UK: Don’t Cause A Traffic Accident By Texting & Driving

Last Updated: 12 December 2012
Article by Jim Loxley

My Compensation team-member Stephen Ince wrote up a London news story whereby a lorry driver had been making his way through Tottenham High Road and accidentally crashed his heavy goods vehicle into a signpost on the pavement. The collision saw his HGV knocking down a mother and son in process. Had the signpost not been there, the two claimants may well have died or sustained considerably more serious injuries in the accident. One of the problems with texting while driving is that it seems a lot less serious than it is. Quickly sending the message and taking eyes of the road just momentarily doesn't seem like such a harmful thing to do. As our news story demonstrated, this is far from the truth.

It only takes one incident to occur on the road in traffic in front, causing vehicles to slow down and, at that point, you don't have the most up-to-date information regarding what's happening in front of your car's bumper. By the time you look up, it could be too late. In some cases, this could claim someone's life. Just think about how you'd feel if you'd knocked over a small child because you couldn't wait a few minutes to send a text message.

Using a Phone While Driving: Facts and Legislation

It's estimated that you are up to 4 times more likely to be involved in a car crash if you're using a mobile phone in some way whilst driving. If you were to make a call using your hands, your reaction speed would drop by a massive 50% compared to if you were focusing on the road as normal. It only takes a momentary lapse in concentration before you've collided into something. As far as the law is concerned, it is illegal to use a hand-held mobile phone whilst driving on the road. If a police officer catches you driving whilst using the phone, they are able to issue a fine and even provoke your license whether accidental damage is caused or not.

Texting while driving is a considerably more dangerous activity than it may initially seem.

If your insurance company catches wind of the fact that you've been in trouble for this reason, your motor insurance premiums could go up. A report by Which? magazine showed that insurance premiums increased by as much as 20% and some car insurers even refused to cover drivers who engaged in this practice. Three points will be added to your license and an automatic fixed penalty of £60 will be issued.

While this fine may sound like you get away relatively lightly, it can be decided that further prosecutions are necessary. If for example a road traffic accident may have happened as a result of your irresponsible action, a fine of either £1,000 or up to £2,500 could be issued, with the latter sum reserved for larger vehicles.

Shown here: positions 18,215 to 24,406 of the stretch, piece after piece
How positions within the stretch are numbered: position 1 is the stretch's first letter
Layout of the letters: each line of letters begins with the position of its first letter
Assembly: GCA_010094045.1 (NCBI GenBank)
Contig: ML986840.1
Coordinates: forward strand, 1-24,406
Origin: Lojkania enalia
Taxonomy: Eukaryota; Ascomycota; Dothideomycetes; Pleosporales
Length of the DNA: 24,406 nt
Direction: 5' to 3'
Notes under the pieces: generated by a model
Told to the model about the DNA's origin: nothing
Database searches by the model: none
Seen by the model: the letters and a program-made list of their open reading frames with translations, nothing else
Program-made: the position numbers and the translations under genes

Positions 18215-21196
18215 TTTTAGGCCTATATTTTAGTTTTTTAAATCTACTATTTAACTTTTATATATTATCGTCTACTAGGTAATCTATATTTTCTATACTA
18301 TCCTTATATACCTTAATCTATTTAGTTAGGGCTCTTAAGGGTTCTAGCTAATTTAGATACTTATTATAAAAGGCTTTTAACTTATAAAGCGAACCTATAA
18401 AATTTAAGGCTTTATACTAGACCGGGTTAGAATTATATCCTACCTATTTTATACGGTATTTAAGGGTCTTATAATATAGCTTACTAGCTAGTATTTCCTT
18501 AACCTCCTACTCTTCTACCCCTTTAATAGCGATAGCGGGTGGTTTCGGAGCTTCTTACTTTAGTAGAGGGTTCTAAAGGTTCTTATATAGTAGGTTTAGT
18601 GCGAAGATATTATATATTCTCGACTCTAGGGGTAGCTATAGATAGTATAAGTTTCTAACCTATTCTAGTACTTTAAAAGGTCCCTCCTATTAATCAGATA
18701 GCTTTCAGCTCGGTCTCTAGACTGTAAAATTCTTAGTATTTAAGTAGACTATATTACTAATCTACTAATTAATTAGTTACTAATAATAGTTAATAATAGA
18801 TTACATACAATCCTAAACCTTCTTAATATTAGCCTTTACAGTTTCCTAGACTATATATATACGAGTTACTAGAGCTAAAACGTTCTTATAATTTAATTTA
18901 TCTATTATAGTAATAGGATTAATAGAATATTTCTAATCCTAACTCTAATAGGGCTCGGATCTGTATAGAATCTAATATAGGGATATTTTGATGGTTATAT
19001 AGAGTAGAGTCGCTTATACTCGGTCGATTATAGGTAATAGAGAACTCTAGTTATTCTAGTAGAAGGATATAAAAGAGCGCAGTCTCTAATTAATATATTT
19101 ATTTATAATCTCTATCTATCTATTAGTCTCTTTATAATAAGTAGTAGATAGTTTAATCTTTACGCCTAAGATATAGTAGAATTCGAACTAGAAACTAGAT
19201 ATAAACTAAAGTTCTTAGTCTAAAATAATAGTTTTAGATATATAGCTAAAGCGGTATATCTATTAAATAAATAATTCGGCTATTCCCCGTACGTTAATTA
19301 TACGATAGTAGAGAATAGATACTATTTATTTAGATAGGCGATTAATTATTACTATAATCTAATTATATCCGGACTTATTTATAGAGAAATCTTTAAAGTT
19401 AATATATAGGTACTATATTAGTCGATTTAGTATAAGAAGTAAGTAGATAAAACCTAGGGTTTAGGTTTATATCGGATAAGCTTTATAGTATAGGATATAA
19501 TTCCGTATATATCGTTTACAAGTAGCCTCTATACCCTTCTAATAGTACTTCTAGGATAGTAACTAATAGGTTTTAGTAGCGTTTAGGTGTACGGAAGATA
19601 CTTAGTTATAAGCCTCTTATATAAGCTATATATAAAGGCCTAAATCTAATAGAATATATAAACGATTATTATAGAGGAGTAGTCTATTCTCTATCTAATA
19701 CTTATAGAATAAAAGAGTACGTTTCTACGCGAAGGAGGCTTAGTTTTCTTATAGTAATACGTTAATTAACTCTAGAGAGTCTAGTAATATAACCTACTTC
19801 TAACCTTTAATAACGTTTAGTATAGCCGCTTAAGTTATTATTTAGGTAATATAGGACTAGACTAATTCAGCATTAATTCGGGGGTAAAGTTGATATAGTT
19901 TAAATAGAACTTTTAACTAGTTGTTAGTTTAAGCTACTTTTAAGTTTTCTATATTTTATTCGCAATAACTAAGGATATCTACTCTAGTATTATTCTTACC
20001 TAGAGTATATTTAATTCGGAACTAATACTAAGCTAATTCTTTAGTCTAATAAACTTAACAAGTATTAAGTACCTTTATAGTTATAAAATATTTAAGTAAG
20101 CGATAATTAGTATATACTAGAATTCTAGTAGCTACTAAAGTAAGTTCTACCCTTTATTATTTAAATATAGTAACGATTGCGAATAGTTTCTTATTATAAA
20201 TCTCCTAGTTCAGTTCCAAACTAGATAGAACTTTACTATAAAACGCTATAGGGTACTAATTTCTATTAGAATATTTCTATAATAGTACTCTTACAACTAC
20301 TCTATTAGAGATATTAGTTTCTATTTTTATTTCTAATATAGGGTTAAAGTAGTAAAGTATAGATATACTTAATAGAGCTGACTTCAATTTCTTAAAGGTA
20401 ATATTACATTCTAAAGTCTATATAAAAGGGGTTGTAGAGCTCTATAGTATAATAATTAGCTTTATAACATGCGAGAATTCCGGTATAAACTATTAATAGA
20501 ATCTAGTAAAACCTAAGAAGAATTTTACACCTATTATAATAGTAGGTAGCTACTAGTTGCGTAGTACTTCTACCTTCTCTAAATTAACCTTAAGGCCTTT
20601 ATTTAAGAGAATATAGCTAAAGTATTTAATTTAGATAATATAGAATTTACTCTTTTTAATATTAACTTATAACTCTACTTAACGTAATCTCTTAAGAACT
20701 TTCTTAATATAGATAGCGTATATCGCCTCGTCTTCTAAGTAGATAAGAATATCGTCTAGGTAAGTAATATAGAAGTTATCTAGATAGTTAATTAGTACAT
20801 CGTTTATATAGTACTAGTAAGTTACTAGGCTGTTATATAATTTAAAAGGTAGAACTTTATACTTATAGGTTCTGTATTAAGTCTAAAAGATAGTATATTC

Voice-activated Text Messaging

Really, you should never text and drive under any circumstances. This is the My Compensation road safety recommendation. If you must use your phone in anyway, pull over and stop the car. The below information is not meant to encourage texting and driving. However, people are likely to do so anyway. If you own an iPhone 4S or newer Apple model, it has a function called Siri. Siri will allow you to text a person using your voice to dictate the message onto your phone. There is a Youtube video here by a US News reporter to illustrate this and, as in the sources below, some places in the world are making it legal as long you don't touch your phone while in your vehicle.

This technology is not yet perfect. However, adjusting the softness and volume of your voice while in the safety of your home, you will find equilibrium whereby it can be very accurate with a little practice and you could send a message without taking your eyes off the road. Practice this before getting in a car so you're familiar with it. The fact remains that this is a distraction from your driving nonetheless, even though it allows you to keep your eyes on the road. The My Compensation team can't overstress the importance of pulling over before using a phone. Safety should always come first.

Sources:

http://www.mercurynews.com/california/ci_21073057/new-law-allows-hands-free-texting-while-driving

http://think.direct.gov.uk/mobile-phones.html

The content of this article is intended to provide a general guide to the subject matter. Specialist advice should be sought about your specific circumstances.

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